finance

Financial Innovation We Can Believe In?
October 22, 2009

It's fairly well-established that people could save money over the long run by making their homes more energy-efficient—better insulation, say—or even, in some cases, putting solar panels on their roofs to generate their own electricity. But many of these upgrades never happen, for a variety of reasons. Sometimes the incentives are misaligned, if, say, the landlord owns the building but the tenant pays electricity and heating costs.

The Consensus on Big Banks is Beginning to Crack
October 21, 2009

Just when our biggest banks thought they were out of the woods and into the money, the official consensus in their favor begins to crack. The Obama administration’s publicly stated view--from the highest level in the White House--remains that the banks cannot or should not be broken up. Their argument is that the big banks can be regulated into permanently low risk behavior. In contrast, in an interview reported in the NYT this morning, Paul Volcker argues that attempts to regulate these banks will fail: “The only viable solution, in the Volcker view, is to break up the giants.

TNR Debate: Too Much Transparency? (Part VI)
October 19, 2009

I had hoped my essay, "Against Transparency," might have inspired something of a marriage between the transparency movement and campaign finance reform. To that end, I had offered something old and something new, something borrowed, and, as is my style, something blue. But like high school all over again, I have obviously fumbled on the first date Let's work this backwards. Something blue: Yes of course my piece is "worr[ied]" (Weinberger) and "gloomy" (Miller/Klein), even "dour" (Abrams), as the commentators say. Of course it is.

How Goldman Can Rehabilitate Itself: Go Private
October 16, 2009

I have to say, I'm underwhelmed by the ideas the company is tossing around so far. Per this morning's Times piece: Goldman said Thursday that it would donate $200 million to its charitable foundation (that figure represents 6 percent of its third-quarter profit, or about six days of earnings). Rumors are swirling on Wall Street that Goldman might donate even more money to charity, perhaps as much as $1 billion, in an effort to defuse public resentment directed at the bank. Mr. Blankfein has even urged his free-spending bankers to be mindful of conspicuous consumption.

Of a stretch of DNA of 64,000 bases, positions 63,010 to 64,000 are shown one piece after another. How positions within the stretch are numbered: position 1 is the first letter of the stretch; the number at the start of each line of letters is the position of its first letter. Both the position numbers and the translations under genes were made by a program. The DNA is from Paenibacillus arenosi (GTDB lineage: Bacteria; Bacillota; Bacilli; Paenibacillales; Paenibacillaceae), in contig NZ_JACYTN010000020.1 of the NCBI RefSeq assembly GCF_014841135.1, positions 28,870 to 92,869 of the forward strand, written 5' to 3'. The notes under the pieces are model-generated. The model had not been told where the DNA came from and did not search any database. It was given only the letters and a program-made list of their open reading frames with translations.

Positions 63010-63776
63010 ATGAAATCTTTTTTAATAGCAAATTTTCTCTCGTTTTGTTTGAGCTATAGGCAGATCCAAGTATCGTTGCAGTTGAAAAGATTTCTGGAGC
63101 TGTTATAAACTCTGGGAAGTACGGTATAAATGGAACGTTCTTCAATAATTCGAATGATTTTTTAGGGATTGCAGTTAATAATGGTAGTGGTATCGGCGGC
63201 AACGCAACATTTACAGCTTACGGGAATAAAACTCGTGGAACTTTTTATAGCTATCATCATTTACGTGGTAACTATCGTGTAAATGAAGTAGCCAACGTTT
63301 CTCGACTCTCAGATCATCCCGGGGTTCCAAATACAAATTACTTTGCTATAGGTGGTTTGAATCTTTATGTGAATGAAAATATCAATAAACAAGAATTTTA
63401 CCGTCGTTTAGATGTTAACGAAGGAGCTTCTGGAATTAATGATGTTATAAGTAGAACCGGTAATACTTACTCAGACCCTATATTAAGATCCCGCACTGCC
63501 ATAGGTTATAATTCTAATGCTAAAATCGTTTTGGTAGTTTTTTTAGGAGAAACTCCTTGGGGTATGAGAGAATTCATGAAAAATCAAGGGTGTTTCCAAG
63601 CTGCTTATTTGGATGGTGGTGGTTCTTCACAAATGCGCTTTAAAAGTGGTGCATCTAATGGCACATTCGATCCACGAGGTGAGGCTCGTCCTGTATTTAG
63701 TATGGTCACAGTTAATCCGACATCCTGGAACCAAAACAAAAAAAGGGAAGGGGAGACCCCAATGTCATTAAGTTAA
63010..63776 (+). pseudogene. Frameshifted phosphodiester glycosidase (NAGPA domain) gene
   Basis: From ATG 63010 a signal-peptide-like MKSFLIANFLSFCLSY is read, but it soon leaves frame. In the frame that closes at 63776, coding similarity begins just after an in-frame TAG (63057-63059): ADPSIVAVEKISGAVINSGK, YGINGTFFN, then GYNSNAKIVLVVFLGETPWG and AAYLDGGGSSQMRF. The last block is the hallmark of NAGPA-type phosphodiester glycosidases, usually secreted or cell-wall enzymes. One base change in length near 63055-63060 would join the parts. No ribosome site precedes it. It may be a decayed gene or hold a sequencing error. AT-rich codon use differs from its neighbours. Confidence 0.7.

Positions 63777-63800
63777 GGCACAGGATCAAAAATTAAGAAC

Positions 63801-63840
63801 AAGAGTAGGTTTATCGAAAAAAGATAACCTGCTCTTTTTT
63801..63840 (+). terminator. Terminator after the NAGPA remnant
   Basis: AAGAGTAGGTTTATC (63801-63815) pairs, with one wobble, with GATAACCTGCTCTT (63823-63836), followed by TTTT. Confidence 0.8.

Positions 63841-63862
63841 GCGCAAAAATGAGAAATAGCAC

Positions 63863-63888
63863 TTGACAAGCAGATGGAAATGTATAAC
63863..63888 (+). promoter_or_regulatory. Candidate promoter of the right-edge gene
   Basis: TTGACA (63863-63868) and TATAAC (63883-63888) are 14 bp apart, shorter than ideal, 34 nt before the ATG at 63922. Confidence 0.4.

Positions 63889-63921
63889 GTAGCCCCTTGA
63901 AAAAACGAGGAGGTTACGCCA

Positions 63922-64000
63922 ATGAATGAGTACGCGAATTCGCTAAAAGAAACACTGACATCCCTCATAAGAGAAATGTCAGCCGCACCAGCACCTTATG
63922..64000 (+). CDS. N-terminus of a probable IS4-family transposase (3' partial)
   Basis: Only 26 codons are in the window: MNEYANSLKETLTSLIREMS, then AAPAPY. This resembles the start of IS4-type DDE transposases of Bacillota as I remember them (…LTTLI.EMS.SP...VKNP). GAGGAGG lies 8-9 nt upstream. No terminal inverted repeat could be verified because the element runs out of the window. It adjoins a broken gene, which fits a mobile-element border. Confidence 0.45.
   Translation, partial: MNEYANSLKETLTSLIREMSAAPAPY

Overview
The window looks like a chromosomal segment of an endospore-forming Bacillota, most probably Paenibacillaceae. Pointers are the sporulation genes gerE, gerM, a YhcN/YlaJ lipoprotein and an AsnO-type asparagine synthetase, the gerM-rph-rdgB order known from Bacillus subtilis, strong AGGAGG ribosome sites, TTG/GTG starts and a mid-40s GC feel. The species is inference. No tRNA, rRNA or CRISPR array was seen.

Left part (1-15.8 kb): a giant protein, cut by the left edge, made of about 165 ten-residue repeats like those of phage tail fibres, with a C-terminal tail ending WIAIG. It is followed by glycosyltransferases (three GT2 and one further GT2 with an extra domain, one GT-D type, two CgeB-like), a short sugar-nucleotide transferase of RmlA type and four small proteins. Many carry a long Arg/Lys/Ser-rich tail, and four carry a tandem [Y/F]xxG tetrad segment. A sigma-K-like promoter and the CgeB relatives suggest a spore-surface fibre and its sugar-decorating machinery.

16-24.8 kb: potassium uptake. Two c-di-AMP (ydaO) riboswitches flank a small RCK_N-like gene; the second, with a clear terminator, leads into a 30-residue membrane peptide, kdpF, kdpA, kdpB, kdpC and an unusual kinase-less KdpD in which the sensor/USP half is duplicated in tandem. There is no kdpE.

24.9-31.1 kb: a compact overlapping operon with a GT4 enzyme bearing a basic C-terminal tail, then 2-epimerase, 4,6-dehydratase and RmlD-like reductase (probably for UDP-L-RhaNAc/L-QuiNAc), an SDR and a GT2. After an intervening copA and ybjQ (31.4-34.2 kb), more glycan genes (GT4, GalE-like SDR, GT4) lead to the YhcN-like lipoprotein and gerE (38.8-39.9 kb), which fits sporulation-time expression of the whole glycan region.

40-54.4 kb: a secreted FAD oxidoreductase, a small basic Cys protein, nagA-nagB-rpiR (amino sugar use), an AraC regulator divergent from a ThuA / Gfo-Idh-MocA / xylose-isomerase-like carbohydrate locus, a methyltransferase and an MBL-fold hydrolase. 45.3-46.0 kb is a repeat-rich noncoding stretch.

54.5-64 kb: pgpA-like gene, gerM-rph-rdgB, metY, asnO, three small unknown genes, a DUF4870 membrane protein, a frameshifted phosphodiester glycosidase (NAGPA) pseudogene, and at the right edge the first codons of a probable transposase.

How the Recession is Accelerating Retirement Plans
October 05, 2009

While the impact of falling stock prices on older workers' retirement decisions has received a lot of attention this downturn, the more important driver of retirement rates appears to be unemployment, according to new research by Courtney Coile and Phillip Levine. (Sorry, pay-version only.) Using 30 years of data on changes in home and stock prices and labor market conditions, they conclude: When the unemployment rate rises, more workers between ages 62 and 69 retire, particularly those with less education.

UPDATED: The Final Five
October 05, 2009

Sometime soon, maybe this week,* the Senate Finance Committee is expected to vote on the health care reform bill it spent the last two weeks debating. Inside and outside the committee, people following this process more closely than I am say the bill is likely to pass. But it's not yet a sure thing. The committee roster is thirteen Democrats, ten Republicans. Majority vote rules. Chairman Max Baucus can afford to lose one Democrat, even if all of the committee Republicans vote against it.

Trouble in Beantown
September 29, 2009

A month-old labor dispute in Boston has taken a curious twist. It began when on August 31, a hundred housekeepers at three Hyatt hotels in Boston were fired and replaced by workers from a Georgia company, Hospitality Staffing Solutions. The housekeepers, some of whom had worked for Hyatt for over twenty years, were making between $14 and $16 an hour plus health, dental, and 401(k) benefits. Their replacements were to make $8 an hour with no health benefits.

How Legitimate Is the G20?
September 29, 2009

Strong advocates of our new G20 process are convinced that it will bring legitimacy to international economic policy discussions, rule-making, and crisis interventions. Certainly, it’s better than the G7/G8 pretending to run things--after all, who elected them? But who elected the G20? The answer is: No one. And, in case you were wondering, there is no application form to join the G20 (although you can crash the party if you have the right friends, e.g., Spain). The G20 has appointed themselves as the world’s “economic governing council” (to quote Gordon Brown). Is this a good idea? Not reall

Taxpayers Already Subsidize Abortion Coverage. Maybe Even Yours!
September 29, 2009

For those who haven't followed the intersection between abortion rights and health care reform, today's New York Times sums up the situation: Abortion opponents in both the House and the Senate are seeking to block the millions of middle- and lower-income people who might receive federal insurance subsidies to help them buy health coverage from using the money on plans that cover abortion. And the abortion opponents are getting enough support from moderate Democrats that both sides say the outcome is too close to call.

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